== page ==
Unearthed Episode 3 – Miners March Choir

I am very proud to present the performance of a choral piece I wrote for the Unearthed project, remembering the tragedy at Lidice and the donations by the Miners of Stoke on Trent who vowed that ‘Lidice shall live!’ and pledged a days pay until the end of WWII to rebuild the village destroyed by the Nazis.

The piece consists of 6 parts, three harmonies constitute the ‘Follow’ line (though the harmonies don’t come in until the end), and then 3 melody lines run over each other after a staggered introduction.

I wrote this piece not knowing if we would have a full choir or just a handful of volunteers. As it happened, we ended up with the excellent Stoke 6th Form performing arts group and additional volunteers.

It is my first composed and performed piece for harmony voices, and I couldn’t be happier with how it turned out, especially considering how little time the guys had to learn, practice and choreograph the various entrances and routes of the melody groups that entered from three different angles to eventually join the backing group on stage.

I wrote this to be simple for each individual part, but when everyone is singing together, it is hard work to keep your ear on the beat, not waiver from your melody, and project. But they all did a fantastic job and I was so impressed when I heard it on the day.

I had the added honour of joining them for the performance, and that really helped me appreciate how well they had all put this together when I was fretting about my key, stage position, movements, projection!

The song is based on the poem I wrote ‘Barnett’s few’ – each verse is a melody. In the end due to time constraints, we didn’t include the final couplet outro, and opted for a unison ‘Follow, Follow!’ after a section of hummed melodies. This was worked out by the group themselves and I thought it was really effective in the end.

Anyway, please do take the time to have a watch and listen and if you enjoy it, visit http://www.unearthed2013.co.uk and make your pledge to remember the story of Lidice and have your initials included on a new sculpture to be unveiled later this year in Hanley, Stoke on Trent, by the Victoria Hall where MP Barnett Stross first vowed that ‘Lidice shall live!’.

For more on the story that inspired this, visit the Unearthed website. The lyrics (poem) that I wrote for this (before composing the music) can be found here:

https://garryabbott.wordpress.com/2013/06/18/barnetts-few/

 

Advertisements

Barnett’s Few

Image

Good morning.

I have had the privilege and pleasure this year of being involved in a community arts project in Stoke on Trent to commemorate the tragic destruction of the Czech town Lidice at the hands of the Nazi’s during the WWII. The small village was totally destroyed and most of the inhabitants brutally murdered. Following this atrocity, Stoke on Trent MP Sir Barnett Stross, declared that ‘Lidice Shall Live’, and roused the miners of Stoke to donate one days pay a week until the end of the war in order to rebuild a new town on the site and repatriate the few survivors.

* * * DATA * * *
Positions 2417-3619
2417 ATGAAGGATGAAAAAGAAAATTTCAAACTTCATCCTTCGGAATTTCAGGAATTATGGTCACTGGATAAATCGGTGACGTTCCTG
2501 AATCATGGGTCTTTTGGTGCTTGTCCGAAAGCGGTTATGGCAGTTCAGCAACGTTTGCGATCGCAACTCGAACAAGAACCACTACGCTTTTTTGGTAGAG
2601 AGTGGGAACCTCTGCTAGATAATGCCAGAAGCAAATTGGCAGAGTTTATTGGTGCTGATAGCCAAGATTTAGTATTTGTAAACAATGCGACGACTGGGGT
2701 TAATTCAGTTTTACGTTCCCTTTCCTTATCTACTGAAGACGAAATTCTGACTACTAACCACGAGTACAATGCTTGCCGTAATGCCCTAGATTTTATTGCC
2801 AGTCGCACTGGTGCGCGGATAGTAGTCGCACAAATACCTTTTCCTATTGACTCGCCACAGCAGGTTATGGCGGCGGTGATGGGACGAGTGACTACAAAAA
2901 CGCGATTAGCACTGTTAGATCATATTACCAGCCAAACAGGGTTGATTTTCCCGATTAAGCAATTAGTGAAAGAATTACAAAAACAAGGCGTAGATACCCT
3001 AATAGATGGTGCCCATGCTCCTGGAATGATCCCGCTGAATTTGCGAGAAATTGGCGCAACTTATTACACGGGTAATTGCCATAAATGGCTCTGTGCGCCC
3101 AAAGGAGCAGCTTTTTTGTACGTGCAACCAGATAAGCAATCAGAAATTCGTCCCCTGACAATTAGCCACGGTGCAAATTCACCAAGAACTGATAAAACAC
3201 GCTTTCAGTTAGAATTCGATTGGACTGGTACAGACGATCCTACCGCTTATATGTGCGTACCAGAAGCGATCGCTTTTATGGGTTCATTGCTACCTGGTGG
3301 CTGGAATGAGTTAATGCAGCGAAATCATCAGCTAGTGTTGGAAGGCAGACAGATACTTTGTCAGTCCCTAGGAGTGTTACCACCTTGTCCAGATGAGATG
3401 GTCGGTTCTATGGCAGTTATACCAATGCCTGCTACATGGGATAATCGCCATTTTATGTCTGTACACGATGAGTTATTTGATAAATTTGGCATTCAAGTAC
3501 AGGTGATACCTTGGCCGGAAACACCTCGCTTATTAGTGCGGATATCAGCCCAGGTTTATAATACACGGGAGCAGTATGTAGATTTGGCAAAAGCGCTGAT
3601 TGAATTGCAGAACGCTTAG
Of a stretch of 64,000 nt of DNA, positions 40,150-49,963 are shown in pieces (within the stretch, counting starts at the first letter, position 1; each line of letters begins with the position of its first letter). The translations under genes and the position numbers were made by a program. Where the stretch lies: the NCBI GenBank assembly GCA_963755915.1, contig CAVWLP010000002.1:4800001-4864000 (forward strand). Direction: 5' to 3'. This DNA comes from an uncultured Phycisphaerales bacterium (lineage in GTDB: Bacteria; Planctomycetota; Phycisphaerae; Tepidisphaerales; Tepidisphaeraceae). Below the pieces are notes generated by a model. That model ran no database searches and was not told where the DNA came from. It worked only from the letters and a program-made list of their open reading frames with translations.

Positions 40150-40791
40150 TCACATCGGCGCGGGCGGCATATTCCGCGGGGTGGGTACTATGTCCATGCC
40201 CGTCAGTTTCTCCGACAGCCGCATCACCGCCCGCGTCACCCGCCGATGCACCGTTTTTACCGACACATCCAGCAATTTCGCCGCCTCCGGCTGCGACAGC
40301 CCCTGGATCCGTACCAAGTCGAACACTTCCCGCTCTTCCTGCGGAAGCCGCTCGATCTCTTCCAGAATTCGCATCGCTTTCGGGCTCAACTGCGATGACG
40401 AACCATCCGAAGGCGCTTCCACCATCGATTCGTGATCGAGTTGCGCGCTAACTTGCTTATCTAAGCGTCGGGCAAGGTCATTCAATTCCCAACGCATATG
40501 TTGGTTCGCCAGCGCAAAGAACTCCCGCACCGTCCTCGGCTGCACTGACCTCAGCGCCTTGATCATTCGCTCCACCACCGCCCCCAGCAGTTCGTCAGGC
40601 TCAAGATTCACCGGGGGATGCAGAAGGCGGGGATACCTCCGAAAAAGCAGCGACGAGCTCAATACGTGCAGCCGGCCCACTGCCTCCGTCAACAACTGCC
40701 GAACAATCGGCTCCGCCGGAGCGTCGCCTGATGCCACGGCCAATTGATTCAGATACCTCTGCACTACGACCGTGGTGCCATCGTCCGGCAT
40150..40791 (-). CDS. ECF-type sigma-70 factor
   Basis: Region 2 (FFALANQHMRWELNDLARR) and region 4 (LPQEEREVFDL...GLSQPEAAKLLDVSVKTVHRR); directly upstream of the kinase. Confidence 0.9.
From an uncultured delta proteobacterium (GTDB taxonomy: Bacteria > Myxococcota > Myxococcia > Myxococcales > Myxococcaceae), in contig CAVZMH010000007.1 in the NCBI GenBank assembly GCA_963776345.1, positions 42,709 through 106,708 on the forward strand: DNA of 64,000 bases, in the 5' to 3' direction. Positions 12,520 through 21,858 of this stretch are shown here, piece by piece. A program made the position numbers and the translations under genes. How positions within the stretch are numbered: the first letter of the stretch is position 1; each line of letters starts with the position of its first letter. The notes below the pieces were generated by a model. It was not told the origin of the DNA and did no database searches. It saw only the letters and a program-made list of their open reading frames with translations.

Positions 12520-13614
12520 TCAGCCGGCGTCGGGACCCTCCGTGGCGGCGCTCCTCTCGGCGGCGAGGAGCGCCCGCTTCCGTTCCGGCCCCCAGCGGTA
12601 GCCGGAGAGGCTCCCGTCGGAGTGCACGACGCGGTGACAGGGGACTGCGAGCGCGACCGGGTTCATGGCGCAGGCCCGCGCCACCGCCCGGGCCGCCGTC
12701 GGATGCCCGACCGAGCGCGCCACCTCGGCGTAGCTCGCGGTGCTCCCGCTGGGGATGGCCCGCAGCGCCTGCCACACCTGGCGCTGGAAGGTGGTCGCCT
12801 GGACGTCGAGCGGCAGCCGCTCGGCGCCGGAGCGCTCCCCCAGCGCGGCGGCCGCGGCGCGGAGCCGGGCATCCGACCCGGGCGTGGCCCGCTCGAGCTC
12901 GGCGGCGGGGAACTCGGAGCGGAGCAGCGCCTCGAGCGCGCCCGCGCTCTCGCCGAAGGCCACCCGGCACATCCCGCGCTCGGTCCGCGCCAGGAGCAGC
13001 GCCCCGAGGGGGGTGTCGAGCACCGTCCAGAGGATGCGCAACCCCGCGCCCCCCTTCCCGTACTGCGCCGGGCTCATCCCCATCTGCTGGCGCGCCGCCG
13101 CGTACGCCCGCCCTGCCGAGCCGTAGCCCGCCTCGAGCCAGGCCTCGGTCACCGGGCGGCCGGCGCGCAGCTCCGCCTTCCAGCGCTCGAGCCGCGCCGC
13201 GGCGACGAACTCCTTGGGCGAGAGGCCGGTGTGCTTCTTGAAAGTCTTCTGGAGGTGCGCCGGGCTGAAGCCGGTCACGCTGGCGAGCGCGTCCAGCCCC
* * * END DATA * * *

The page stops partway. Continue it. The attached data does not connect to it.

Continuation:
It is a tragic story tempered by the inspirational response that the people of Stoke on Trent made. We can’t always stop terrible things happening, but we can choose how we respond in the most positive way possible. If anything ever demonstrated this principle, it is the story of Lidice.

So my colleagues, the design company ‘Dashy-Line’ have been commissioned to build a sculpture in Hanley (which is now the ‘main-town’ of Stoke on Trent), to commemorate this act of defiance in the face of hatred. They have designed a sculpture that will be clad in ‘miners tags’ showing the initials and day of birth of all the people who have promised to retell this story, and keep the memory alive.

This has involved engagement projects, to spread the story, and this is where I come in. I have written the script for a short animation that has been produced and presented to various groups and on-line, and also I wrote the score for a ‘Miners March Choir’ that was performed at a memorial service last Sunday.

It is the poem for the Miner’s choir that I wrote and used as the lyrics that I want to share with you today. Eventually I will have footage to show, but for now, the words I think, say it all about the choices the Miners made when asked the question, “Would you give up your hard earned pay?”.

After reading, I would urge you to visit http://www.unearthed2013.co.uk and make your pledge to share the story. It is totally free, and by doing so your initials will form part of the cladding on the new sculpture in Hanley that could, for all we know, be there for hundreds of years. Read the info, make your promise. It only takes a few minutes. Thank you.

Barnett’s Few.

by Garry Abbott

Would you give up your hard-earned pay

to keep a strangers memory

alive in lands so far away,

laid ruin by common enemy?

Would you give up your wage for hope

that light will pierce where darkness fell,

where ashes blanket field and slope,

where no-one gathers to the bells?

Would you head down the darkened pit

to pick at seams that lie so deep,

and profit less from toil and risk,

to keep forgotten dreams from sleep?

For Barnett’s few who chose to give,

the memory and Lidice lives.

Please visit http://www.unearthed2013.co.uk to make your promise. Thank you.